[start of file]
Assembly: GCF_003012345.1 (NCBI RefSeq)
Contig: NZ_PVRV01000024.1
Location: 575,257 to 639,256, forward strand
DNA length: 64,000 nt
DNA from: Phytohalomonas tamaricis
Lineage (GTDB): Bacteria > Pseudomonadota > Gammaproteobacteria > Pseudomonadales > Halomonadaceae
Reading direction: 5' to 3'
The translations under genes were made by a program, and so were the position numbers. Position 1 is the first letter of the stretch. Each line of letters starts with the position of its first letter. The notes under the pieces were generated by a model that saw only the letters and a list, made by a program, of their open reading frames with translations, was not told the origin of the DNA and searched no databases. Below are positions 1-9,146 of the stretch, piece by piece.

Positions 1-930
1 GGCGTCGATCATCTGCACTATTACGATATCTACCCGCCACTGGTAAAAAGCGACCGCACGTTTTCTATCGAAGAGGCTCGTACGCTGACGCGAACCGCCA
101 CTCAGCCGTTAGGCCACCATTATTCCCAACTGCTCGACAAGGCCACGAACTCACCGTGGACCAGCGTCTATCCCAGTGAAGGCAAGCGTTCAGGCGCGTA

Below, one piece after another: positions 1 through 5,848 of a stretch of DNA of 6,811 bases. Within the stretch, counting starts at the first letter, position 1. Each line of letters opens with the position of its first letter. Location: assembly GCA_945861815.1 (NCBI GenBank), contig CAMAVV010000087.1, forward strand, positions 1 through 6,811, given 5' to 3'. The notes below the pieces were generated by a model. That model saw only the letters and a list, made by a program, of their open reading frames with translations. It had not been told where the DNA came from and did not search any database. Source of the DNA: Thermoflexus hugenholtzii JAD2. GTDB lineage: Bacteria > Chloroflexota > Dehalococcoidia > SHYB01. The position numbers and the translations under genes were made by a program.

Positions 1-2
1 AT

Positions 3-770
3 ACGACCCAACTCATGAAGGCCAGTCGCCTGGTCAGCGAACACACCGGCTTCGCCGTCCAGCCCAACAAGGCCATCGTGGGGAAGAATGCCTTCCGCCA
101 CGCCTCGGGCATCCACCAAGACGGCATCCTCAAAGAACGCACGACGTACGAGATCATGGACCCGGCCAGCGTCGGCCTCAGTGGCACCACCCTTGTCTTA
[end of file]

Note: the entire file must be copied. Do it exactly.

Assembly: GCF_003012345.1 (NCBI RefSeq)
Contig: NZ_PVRV01000024.1
Location: 575,257 to 639,256, forward strand
DNA length: 64,000 nt
DNA from: Phytohalomonas tamaricis
Lineage (GTDB): Bacteria > Pseudomonadota > Gammaproteobacteria > Pseudomonadales > Halomonadaceae
Reading direction: 5' to 3'
The translations under genes were made by a program, and so were the position numbers. Position 1 is the first letter of the stretch. Each line of letters starts with the position of its first letter. The notes under the pieces were generated by a model that saw only the letters and a list, made by a program, of their open reading frames with translations, was not told the origin of the DNA and searched no databases. Below are positions 1-9,146 of the stretch, piece by piece.

Positions 1-930
1 GGCGTCGATCATCTGCACTATTACGATATCTACCCGCCACTGGTAAAAAGCGACCGCACGTTTTCTATCGAAGAGGCTCGTACGCTGACGCGAACCGCCA
101 CTCAGCCGTTAGGCCACCATTATTCCCAACTGCTCGACAAGGCCACGAACTCACCGTGGACCAGCGTCTATCCCAGTGAAGGCAAGCGTTCAGGCGCGTA

Below, one piece after another: positions 1 through 5,848 of a stretch of DNA of 6,811 bases. Within the stretch, counting starts at the first letter, position 1. Each line of letters opens with the position of its first letter. Location: assembly GCA_945861815.1 (NCBI GenBank), contig CAMAVV010000087.1, forward strand, positions 1 through 6,811, given 5' to 3'. The notes below the pieces were generated by a model. That model saw only the letters and a list, made by a program, of their open reading frames with translations. It had not been told where the DNA came from and did not search any database. Source of the DNA: Thermoflexus hugenholtzii JAD2. GTDB lineage: Bacteria > Chloroflexota > Dehalococcoidia > SHYB01. The position numbers and the translations under genes were made by a program.

Positions 1-2
1 AT

Positions 3-770
3 ACGACCCAACTCATGAAGGCCAGTCGCCTGGTCAGCGAACACACCGGCTTCGCCGTCCAGCCCAACAAGGCCATCGTGGGGAAGAATGCCTTCCGCCA
101 CGCCTCGGGCATCCACCAAGACGGCATCCTCAAAGAACGCACGACGTACGAGATCATGGACCCGGCCAGCGTCGGCCTCAGTGGCACCACCCTTGTCTTA